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Front Desk Staff

Food as Fuel Pre and Post Workout Nutrition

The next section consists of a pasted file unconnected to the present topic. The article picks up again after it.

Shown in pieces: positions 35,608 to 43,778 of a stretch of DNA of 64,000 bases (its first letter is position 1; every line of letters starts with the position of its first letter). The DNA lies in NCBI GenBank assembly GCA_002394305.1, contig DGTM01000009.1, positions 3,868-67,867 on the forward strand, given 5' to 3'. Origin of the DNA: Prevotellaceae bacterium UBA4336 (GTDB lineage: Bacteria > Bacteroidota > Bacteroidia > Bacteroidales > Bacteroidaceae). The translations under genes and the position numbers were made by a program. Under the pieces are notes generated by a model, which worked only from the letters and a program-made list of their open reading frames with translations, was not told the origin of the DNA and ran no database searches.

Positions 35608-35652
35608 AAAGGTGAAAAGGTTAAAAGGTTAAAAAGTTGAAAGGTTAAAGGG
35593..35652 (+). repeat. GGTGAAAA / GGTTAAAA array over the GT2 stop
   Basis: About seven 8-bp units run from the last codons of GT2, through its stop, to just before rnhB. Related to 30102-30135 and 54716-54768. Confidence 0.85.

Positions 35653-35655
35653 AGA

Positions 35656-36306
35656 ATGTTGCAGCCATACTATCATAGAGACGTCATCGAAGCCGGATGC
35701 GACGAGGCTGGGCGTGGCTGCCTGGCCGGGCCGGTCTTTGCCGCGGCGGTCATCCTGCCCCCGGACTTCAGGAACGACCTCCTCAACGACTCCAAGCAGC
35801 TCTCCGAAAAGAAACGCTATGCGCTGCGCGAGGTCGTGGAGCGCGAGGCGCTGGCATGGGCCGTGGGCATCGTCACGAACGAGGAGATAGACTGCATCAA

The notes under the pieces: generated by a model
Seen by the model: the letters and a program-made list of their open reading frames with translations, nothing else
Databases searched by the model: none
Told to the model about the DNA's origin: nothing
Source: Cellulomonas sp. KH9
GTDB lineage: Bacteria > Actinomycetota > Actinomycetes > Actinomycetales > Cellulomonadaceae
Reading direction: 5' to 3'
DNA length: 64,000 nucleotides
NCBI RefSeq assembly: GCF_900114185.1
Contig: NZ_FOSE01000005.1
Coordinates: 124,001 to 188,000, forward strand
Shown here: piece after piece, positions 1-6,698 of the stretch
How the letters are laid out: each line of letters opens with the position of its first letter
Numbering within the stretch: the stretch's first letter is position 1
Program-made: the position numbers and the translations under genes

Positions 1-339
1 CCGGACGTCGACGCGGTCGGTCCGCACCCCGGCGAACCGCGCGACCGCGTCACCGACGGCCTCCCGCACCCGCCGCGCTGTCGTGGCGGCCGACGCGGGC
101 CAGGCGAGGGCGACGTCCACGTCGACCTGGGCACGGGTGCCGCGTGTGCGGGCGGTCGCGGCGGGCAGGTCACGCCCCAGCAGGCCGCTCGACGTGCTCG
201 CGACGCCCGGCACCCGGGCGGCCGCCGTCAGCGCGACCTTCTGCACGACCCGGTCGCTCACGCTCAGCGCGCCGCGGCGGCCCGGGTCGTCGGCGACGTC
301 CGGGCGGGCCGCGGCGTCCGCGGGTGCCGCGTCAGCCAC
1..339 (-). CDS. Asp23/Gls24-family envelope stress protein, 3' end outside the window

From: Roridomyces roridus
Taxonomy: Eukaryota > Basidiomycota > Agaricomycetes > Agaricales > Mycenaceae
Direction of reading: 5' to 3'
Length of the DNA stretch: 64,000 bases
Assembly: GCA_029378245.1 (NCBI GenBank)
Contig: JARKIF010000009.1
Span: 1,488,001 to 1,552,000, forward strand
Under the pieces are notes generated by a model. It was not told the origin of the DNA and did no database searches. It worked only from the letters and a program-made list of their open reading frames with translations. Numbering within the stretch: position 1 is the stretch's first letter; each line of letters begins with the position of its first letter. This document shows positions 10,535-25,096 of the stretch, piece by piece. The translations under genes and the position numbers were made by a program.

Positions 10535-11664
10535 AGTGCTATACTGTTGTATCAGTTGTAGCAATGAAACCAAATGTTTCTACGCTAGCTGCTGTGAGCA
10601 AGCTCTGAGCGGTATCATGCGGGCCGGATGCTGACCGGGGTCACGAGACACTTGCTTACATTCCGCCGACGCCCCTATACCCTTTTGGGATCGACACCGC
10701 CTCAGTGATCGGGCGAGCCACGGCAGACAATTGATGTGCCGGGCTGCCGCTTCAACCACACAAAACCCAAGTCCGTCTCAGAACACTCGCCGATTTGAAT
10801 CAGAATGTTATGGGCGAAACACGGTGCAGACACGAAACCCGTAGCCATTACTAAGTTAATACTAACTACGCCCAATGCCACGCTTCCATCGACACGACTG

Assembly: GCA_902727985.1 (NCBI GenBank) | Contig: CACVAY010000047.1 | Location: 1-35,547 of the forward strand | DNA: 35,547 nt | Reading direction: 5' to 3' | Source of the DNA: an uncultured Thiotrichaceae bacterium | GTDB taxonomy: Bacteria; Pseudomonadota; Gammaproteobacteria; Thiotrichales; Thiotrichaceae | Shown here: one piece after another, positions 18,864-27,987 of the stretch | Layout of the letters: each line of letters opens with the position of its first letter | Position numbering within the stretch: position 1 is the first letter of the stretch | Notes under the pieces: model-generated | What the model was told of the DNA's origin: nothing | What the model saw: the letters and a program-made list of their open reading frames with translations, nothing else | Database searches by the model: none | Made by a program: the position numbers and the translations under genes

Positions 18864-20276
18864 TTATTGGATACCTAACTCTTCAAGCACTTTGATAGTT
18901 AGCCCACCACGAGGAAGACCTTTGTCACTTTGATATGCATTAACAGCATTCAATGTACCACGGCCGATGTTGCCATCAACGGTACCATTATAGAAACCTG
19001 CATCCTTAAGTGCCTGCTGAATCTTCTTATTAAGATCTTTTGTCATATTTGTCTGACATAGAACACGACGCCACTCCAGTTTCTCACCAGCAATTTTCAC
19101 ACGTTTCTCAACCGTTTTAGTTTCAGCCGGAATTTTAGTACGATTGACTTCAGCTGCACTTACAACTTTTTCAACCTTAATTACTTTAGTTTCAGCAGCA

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By Lindsay Stephenson UNC Chapel Hill MPH/RD Candidate Have you ever felt dizzy or nauseous at the end of your workout? Or have you ever finished a workout and wanted to eat everything in sight? These scenarios have probably happened to many of us at one time or another. Fueling before, during, and after a workout is key to being able to get the most out of exercise and help our bodies recover. As you will see, nutrient timing is just as important as what you eat! Although there are hundreds of nutritional supplements on the market, you can get the same benefits, for less money, with whole food. Below you will find some common questions regarding nutrition around exercise. Question #1: Should I workout on an empty stomach if I train in the morning? While you are sleeping at night, your body is still working – your heart is pumping and your muscles are being repaired. If you eat dinner at 6 pm, perhaps have a small snack at 8 pm, and wake up to workout at 6 am, your body has not had fuel for the past 10 hours. In the morning, your body’s glycogen (energy stores) is low and your cortisol levels are high. Cortisol is one of your body’s stress hormones. Eating, or “breaking the fast” will cause your body to release insulin, which will lower your body’s cortisol levels. Prolonged elevated cortisol levels have been shown to have many negative health effects such as a decrease in muscle tissue, impaired cognition, and blood sugar imbalances. Take 5 minutes the night before to lie out your workout clothes and pack a portable snack that you can eat on the drive or walk to class. A piece of fruit, a small granola bar, or a yogurt could help fuel your body through your morning workout. Question #2: When should I eat before an afternoon workout? There is no perfect timing or magic food that will work for everyone. It may take some experimenting to see what works best for your body. If you have eaten a meal containing complex carbohydrates, lean protein, and healthy fats within 3-4 hours, you may not need any additional food. Complex carbohydrates include foods such as brown rice, oatmeal, wheat bread, or sweet potatoes. If you haven’t eaten in the past 3-4 hours, plan on having a snack within an hour of exercise. Fat is metabolized slower than carbohydrates so opt for a high carb, low fat snack if you will be doing high intensity exercises such as spin classes. For low or moderate intensity exercises such as yoga, you may want to include healthy fat as well. Also, avoid high fiber foods right before exercise because they can cause stomach discomfort. Some good pre-exercise snacks include: • Fruit, such as a banana or raisins • Handful of dry cereal such as Cheerios • Plain popcorn • Small handful of trail mix  Question #3: Should I eat or drink during my workout? For classes at Ride that last 45-75 minutes, water should be sufficient to avoid dehydration. If you experience muscle cramping during class, you may want to drink a sports drink containing electrolytes 1 hour prior to class. Question #4/5: What should I eat after my workout? Does it matter how long I wait to eat? After you complete your challenging workout, your body’s fuel stores are used up and need to be replenished. Your muscles are also damaged yet primed for nutrient uptake. The “metabolic window of opportunity” is approximately an hour after exercise and a very important time to provide carbohydrates to refuel your body and protein to help rebuild muscles. Some good post exercise snacks include: • Greek yogurt with berries • Whole wheat toast with peanut butter • Turkey and cheese slices with apple slices • 2 hard boiled eggs and small bunch grapes • Homemade granola or trail mix If you plan on eating a meal within an hour after exercise then you may not need a post workout snack. With a little planning, fueling your body for optimal performance will become easier. By eating before and after your workout, your body will not only fuel your body for exercise but will also help with recovery. Just remember that everyone is different and what works for one person may not work for someone else. If you have specific nutrition questions, schedule an appointment with a registered dietitian.